The QLD Garden Expo attracts plant lovers from all walks of life.

 

It's got all the elements of some of Australia’s famous garden shows, such as those in Melbourne and Sydney. And the quality of the gardens, exhibits and lectures make this one of the top gardening events in the country. The Queensland Garden Expo is where Queensland’s top landscape designers and nurseries will showcase their creative talents, products and knowledge.

Full-size gardens provide the centerpiece of this annual event. The expo features offerings from more than 360 exhibitors – the latest in garden tools, books, accessories, garden art and more. Seven live stages hosting lectures, demo’s and workshops with free expert advice and information all day every day, whilst plant exhibitors will have nearly 40,000 plants for sale daily.

And it doesn’t stop with the Queensland Garden Expo. Marion and her team will return later this year to Strathpine with the Brisbane International Garden Show, October 6 - 9.

 

Royal Botanic Gardens Sydney's newest attraction, The Calyx

Jimmy Turner, internationally renowned Director of Horticulture Management at the Royal Botanic Garden Sydney, Joins me on air this weekend to discuss the centerpiece of the Garden’s 200th birthday, the Calyx.

The Calyx (pron. kal-iks, def. ‘The outermost whorl of flowers’) is a world-class horticultural space that will showcase ever-changing exhibitions for visitors to the Royal Botanic Gardens Sydney. The calyx is launching with Sweet Addiction– the botanic story of chocolate, which is curated by Jimmy himself.

“The Calyx is a fusion of art, theatre and flora with themed exhibitions that address conservation and environmental issues in an imaginative, accessible way yet to be seen in Australia. It’s Broadway for plants, and Sweet Addiction is our first show – complete with lights, sounds and a few surprises along the way,” said Jimmy.

 


Photo - Royal Botanic Gardens Sydney

 

What is the Calyx all about?

The Calyx features the largest contiguous greenwall in the southern hemisphere – 60m in length, and includes over 18,000 plants. The sheer number of plants required for the greenwall, as well as the constant supply of replacement stock to maintain the exhibition over its lifetime, is large enough to require a new production glasshouse to be built in the Garden.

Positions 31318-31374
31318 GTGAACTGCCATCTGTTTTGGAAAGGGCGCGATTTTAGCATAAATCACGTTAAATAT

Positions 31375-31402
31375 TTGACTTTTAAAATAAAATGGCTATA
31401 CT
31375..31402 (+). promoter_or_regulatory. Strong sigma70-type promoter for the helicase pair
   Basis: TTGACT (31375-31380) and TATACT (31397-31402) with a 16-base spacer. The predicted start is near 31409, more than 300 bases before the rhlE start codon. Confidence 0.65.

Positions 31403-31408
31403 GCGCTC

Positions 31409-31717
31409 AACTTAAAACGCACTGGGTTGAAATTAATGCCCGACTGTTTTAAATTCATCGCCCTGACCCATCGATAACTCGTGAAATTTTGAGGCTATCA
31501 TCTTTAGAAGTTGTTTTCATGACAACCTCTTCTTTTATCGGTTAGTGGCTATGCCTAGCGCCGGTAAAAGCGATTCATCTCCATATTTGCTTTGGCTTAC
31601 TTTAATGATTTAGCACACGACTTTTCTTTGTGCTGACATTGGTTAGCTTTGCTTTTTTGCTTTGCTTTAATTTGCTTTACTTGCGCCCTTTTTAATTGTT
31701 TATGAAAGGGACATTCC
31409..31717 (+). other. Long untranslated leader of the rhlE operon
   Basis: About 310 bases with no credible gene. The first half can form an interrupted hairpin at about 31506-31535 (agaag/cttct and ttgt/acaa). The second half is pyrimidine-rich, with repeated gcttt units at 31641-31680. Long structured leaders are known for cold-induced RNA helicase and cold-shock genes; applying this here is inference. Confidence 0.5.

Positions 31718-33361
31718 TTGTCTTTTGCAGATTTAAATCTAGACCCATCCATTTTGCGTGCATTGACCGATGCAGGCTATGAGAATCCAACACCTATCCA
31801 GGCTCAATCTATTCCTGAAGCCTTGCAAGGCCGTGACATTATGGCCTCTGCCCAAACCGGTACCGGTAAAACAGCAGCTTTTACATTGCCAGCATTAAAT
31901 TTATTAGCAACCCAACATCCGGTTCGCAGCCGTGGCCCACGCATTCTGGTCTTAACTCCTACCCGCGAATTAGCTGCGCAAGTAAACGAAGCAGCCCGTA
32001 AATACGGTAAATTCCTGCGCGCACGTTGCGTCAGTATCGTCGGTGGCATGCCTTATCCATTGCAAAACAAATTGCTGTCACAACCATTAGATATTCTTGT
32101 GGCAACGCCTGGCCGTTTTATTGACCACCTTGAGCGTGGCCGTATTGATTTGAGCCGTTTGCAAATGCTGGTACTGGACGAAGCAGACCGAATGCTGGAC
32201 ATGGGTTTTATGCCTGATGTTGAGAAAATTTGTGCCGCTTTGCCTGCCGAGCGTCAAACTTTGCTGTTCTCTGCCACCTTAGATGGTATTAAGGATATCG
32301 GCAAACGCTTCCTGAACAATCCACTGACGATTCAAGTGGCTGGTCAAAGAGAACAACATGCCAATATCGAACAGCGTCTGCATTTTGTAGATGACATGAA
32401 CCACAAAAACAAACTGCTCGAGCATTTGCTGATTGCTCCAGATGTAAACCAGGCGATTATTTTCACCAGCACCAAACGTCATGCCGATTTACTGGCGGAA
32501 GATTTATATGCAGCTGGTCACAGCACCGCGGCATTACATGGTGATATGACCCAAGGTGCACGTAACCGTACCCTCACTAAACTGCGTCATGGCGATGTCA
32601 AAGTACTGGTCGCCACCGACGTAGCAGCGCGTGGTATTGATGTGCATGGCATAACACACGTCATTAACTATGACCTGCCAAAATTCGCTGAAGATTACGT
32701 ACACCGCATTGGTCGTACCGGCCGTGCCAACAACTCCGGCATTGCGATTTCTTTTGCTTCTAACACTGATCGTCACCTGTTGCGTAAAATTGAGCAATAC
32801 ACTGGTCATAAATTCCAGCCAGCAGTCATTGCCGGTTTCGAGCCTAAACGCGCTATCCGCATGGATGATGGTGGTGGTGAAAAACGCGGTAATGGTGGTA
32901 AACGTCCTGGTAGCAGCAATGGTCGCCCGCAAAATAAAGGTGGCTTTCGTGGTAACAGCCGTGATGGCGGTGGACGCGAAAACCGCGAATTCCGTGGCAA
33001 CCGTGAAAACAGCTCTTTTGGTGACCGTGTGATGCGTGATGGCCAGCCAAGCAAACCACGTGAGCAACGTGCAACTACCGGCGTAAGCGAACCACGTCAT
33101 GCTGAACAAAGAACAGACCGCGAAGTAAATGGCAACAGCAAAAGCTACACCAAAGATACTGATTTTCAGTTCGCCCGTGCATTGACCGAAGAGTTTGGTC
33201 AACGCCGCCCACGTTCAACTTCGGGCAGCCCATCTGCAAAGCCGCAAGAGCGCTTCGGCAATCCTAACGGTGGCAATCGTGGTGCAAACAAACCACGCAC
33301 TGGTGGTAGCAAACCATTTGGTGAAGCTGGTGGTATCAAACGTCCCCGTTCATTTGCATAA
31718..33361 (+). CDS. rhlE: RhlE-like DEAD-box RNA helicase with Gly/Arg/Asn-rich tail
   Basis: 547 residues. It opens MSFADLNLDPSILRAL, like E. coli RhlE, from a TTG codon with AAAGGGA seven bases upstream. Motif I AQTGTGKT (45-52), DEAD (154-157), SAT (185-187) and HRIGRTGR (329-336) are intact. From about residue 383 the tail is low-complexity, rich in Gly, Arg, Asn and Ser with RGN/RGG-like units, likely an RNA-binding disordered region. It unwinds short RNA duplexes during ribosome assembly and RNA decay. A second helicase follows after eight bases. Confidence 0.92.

The new Glasshouse, opened in April 2016, is so technologically advanced that its three internal chambers can be configured to replicate the climatic conditions of most regions of the earth.

Construction of the Calyx commenced in May 2015. The project is a treasury funded project and has also received significant funding from Donors – around $14m!

600 panels of glass have been installed along with approx. 85 tonne of steel!

The main Arc pre-dates The Calyx – it was originally designed by influential Australian architect, Ken Woolley and opened in 1989. It has been sympathetically incorporated into the new building design and houses the main exhibition space.

 

What’s on at the Calyx now?

Sweet Addiction is an opportunity to touch, see, smell, taste and experience chocolate like never

before. The story begins in the depths of a tropical rainforest, and takes visitors on a journey through chocolate plantations and its ancient history, culminating in the delightful chocolatier room.

The Calyx’s green wall has been arranged into living artworks representing the Mayan God of Chocolate, a traditional chocolate box, and more.

The exhibition will be ongoing through to April 2017, with interactive chocolate-themed activities taking place throughout the exhibition period.

The Mayan and Aztec sandstone carvings in the Sweet Addictions exhibition were carved by

Garden staff from sandstone recycled from the Garden’s stone yard.

The entire Sweet Addiction is completely movable – all the plants are all in pots!

The exhibition includes seven Chocolate Trees sourced from far north Queensland, as these trees are not easily cultivated in the Sydney region.

 


The humble cocoa, or chocolate tree, Theobroma cacao. Photo - Linda Ross